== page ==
attributes</para>

      <table>
        <title>Supported Spotlight metadata attributes</title>

        <tgroup cols="2">
          <thead>
            <row>
              <entry align="center">Description</entry>

              <entry align="center">Spotlight Key</entry>
            </row>
          </thead>

          <tbody>
            <row>
              <entry>Name</entry>

              <entry>kMDItemDisplayName, kMDItemFSName</entry>
            </row>

            <row>
              <entry>Document content (full text search)</entry>

              <entry>kMDItemTextContent</entry>
            </row>

            <row>
              <entry>File type</entry>

              <entry>_kMDItemGroupId, kMDItemContentTypeTree</entry>
            </row>

            <row>
              <entry>File modification date</entry>

              <entry>kMDItemFSContentChangeDate,
              kMDItemContentModificationDate,
              kMDItemAttributeChangeDate</entry>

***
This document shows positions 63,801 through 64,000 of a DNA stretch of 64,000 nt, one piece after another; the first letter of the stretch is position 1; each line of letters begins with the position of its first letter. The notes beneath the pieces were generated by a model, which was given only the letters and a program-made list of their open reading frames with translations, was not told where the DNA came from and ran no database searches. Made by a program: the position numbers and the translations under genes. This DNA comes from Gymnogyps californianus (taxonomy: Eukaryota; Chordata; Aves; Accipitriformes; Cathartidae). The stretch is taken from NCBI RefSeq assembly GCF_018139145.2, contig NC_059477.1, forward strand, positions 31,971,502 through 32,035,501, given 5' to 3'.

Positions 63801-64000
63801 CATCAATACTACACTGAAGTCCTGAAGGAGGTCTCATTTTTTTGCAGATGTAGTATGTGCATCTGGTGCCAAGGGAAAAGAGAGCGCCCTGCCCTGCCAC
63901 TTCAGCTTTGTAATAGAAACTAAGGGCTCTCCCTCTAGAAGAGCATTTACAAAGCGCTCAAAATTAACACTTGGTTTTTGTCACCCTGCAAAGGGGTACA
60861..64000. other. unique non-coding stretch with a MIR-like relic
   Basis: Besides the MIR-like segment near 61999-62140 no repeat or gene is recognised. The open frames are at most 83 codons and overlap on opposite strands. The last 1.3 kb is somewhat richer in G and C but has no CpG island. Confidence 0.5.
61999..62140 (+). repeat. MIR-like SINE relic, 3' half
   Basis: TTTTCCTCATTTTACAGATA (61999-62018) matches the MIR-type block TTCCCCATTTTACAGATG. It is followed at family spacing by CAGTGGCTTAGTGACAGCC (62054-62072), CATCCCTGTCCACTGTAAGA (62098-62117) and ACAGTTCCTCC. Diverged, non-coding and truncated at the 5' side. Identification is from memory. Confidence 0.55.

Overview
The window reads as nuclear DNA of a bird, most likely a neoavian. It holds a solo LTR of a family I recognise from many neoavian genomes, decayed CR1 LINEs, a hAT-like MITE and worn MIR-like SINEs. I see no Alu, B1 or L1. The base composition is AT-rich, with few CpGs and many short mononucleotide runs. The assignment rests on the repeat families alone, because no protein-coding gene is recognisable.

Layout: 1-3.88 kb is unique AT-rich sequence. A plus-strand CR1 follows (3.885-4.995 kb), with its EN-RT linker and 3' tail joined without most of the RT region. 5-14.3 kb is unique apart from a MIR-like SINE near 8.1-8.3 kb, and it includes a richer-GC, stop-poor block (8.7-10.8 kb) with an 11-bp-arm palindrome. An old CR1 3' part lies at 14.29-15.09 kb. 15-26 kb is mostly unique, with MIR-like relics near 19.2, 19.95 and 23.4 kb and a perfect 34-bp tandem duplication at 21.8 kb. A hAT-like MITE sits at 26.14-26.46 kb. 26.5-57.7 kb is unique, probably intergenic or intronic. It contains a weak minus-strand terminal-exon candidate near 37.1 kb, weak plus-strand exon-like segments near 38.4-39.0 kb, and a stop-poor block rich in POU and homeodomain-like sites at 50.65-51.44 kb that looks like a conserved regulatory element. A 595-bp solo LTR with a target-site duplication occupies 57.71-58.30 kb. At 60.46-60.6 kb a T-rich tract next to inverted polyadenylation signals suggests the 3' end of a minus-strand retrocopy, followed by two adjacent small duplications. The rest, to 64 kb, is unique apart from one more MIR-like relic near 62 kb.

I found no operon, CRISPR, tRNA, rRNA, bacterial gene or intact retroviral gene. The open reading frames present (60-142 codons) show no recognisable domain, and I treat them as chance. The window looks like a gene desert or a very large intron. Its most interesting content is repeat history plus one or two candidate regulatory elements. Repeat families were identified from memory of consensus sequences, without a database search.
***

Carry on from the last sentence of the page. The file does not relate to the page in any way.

</row>

            <row>
              <entry>Content Creation date</entry>

              <entry>kMDItemContentCreationDate</entry>
            </row>

            <row>
              <entry>The author, or authors, of the contents of the
              file</entry>

              <entry>kMDItemAuthors, kMDItemCreator</entry>
            </row>

            <row>
              <entry>The name of the country where the item was
              created</entry>

              <entry>kMDItemCountry</entry>
            </row>

            <row>
              <entry>Duration</entry>

              <entry>kMDItemDurationSeconds</entry>
            </row>

            <row>
              <entry>Number of pages</entry>

              <entry>kMDItemNumberOfPages</entry>
            </row>

            <row>
              <entry>Document title</entry>

              <entry>kMDItemTitle</entry>
            </row>

            <row>
              <entry>The width, in pixels, of the contents. For example, the
              image width or the video frame width</entry>

              <entry>kMDItemPixelWidth</entry>